• People wouldn't write articles like this if Madonna was still producing music that entertained people. But she's a pop star and the music she made had a shelf life.

    Honestly, it's amazing she didn't lose relevance sooner - chalk that up to a successful run of re-invention in the 90's, but now there's nothing left to talk about except her boring, entitled behavior.

    I mean, Elton John kind of has a catty reputation. But he still has the capacity to entertain. What Madonna done lately? Not much.

  • mairimba

    Nothing really. Just had the highest grossing tour of 2012 with 88 sold out shows making it one of the highest grossing tours of all time. At 53 years of age.

  • Oh? Was she touring behind a new album? Funny. I don't hear her music on the radio anymore.

    The Rolling Stones make a lot of money touring, too. Doesn't mean they're anything more than a nostalgia act at this point.

  • JustOP

    She released an album 2 years ago that hit number one in many countries around the globe which has sold 1.8 million copies. Just because you believe she is irrelevant doesn't mean other people do. Get your facts right.

  • Gotcha. Because commercial success is the only arbiter of quality or relevance.

    "50 million Elvis fans can't be wrong," and all that, right?

  • JustOP

    No - but having one of the highest grossing tours of 2012, having a gold-certified number one album in multiple countries in that same year with new material, and selling 1.8 million copies of said album indicates that she IS still relevant. A quick look at wikipedia tells me that critically her album recieved around 3/4 stars, indicating that it was generally well recieved. So you're pretty much incorrect on all accounts.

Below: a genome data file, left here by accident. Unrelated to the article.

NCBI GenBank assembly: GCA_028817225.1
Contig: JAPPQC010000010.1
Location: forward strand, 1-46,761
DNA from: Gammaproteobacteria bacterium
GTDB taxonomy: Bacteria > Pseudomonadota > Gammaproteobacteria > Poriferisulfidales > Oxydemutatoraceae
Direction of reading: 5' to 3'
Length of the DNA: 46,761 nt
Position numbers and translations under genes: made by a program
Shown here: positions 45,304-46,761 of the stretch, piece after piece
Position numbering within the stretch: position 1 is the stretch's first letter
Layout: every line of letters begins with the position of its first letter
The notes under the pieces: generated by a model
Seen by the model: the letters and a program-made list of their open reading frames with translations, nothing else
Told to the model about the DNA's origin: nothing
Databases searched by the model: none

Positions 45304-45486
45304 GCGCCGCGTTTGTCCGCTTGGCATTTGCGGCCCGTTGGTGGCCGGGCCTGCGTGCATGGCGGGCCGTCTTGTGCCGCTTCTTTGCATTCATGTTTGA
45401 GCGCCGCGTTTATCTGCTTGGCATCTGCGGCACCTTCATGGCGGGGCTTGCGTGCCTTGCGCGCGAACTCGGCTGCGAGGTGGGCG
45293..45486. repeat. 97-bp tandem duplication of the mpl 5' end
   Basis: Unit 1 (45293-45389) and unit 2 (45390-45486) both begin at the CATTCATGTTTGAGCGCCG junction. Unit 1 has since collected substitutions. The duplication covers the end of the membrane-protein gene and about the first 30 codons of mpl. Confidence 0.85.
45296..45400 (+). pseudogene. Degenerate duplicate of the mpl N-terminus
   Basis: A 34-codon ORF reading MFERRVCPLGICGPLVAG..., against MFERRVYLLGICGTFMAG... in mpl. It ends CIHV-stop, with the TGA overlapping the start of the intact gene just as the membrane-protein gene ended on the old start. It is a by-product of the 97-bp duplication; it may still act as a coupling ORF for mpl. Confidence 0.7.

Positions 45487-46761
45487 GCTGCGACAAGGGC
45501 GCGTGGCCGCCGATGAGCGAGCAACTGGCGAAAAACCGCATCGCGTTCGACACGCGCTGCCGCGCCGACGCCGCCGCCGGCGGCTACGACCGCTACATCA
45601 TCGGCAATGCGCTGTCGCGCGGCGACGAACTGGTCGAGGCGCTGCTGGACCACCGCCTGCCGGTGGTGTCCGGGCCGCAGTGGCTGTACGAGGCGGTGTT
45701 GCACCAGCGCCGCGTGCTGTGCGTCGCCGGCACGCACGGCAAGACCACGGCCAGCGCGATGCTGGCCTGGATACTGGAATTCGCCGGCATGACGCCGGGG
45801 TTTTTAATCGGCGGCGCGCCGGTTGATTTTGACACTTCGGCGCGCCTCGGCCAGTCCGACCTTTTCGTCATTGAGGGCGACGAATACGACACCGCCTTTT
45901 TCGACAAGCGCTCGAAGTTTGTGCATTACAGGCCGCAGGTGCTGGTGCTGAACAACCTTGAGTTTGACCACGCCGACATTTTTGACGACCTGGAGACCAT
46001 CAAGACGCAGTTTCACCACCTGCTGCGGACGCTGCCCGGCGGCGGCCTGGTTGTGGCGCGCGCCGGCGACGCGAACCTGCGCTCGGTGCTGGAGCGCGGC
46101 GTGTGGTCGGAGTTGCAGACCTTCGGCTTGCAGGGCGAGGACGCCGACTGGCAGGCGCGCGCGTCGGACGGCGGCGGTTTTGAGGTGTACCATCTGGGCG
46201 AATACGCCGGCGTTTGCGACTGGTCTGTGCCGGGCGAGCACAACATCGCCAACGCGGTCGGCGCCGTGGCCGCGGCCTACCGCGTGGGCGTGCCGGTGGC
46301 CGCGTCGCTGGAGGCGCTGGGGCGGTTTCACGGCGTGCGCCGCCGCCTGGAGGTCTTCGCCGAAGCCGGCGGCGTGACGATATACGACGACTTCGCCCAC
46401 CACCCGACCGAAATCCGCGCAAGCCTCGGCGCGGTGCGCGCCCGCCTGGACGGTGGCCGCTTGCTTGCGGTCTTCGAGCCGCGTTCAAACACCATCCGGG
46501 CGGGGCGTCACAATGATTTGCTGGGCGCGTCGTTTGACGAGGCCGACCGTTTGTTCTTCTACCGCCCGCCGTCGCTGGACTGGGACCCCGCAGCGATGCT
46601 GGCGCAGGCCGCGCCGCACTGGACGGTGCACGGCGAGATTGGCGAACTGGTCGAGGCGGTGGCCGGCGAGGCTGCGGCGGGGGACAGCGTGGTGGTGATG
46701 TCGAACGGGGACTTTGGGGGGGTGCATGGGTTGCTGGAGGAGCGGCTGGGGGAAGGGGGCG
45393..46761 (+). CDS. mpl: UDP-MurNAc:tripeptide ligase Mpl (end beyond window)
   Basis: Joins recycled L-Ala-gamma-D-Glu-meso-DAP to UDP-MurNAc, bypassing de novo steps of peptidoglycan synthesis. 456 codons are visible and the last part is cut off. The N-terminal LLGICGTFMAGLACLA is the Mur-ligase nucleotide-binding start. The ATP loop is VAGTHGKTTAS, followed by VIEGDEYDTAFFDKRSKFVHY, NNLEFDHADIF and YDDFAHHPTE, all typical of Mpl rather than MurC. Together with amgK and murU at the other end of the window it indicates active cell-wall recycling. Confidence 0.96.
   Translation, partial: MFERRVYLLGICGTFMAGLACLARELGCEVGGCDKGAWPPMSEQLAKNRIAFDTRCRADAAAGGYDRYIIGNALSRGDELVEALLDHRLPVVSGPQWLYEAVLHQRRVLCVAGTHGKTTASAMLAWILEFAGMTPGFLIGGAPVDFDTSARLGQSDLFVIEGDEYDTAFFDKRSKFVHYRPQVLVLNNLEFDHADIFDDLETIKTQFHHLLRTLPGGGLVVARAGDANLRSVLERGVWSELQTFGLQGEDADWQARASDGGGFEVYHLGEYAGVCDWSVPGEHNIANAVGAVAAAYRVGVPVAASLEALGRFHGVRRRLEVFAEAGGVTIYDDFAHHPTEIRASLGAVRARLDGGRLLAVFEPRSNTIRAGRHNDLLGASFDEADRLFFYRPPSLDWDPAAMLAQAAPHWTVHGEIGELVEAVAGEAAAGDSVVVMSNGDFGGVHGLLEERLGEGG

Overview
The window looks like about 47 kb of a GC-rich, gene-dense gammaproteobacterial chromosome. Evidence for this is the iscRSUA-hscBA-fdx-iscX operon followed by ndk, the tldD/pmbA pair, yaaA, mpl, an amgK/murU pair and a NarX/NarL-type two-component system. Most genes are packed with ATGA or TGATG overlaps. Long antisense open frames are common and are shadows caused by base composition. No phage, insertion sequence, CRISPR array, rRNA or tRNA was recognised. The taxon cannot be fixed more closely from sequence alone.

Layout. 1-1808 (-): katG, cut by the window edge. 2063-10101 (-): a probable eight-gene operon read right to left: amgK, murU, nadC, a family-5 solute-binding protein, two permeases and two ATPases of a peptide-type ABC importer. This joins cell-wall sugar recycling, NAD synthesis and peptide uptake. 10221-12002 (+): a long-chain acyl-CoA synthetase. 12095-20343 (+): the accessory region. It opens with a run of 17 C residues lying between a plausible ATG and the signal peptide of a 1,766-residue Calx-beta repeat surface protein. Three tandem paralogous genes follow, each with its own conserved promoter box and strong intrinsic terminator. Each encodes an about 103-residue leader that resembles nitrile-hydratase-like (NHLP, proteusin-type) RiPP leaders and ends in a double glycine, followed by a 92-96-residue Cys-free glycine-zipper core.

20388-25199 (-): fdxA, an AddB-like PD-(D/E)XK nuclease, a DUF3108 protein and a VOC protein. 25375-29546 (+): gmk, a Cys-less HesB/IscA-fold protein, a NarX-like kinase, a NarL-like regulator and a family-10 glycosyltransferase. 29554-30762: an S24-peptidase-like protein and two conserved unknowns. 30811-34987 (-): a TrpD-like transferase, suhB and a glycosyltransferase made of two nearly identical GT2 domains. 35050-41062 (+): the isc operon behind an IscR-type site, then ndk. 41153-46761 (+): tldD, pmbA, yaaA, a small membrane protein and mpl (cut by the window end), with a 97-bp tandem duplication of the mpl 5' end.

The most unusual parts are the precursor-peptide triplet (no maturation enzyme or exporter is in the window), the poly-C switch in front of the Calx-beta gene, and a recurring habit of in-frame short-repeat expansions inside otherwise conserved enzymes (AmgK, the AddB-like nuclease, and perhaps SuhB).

• Kate

    Bon Jovi had the highest grossing tour last year. Take That had the 10th highest grossing tour of the 2010's. Those aren't relevant bands.

    People turn out in droves to see reunited or older bands/musicians, because they feel like they'll be missing out on something if they never see them live, and because the opportunity may not come around again. The Rolling Stones tours keep getting more profitable, not because they're getting more relevant with every passing year, but because the older they get the more people are thinking 'This is probably my last chance'.

  • Bingo. Not to mention, nostalgia acts charge a premium for their ticket prices.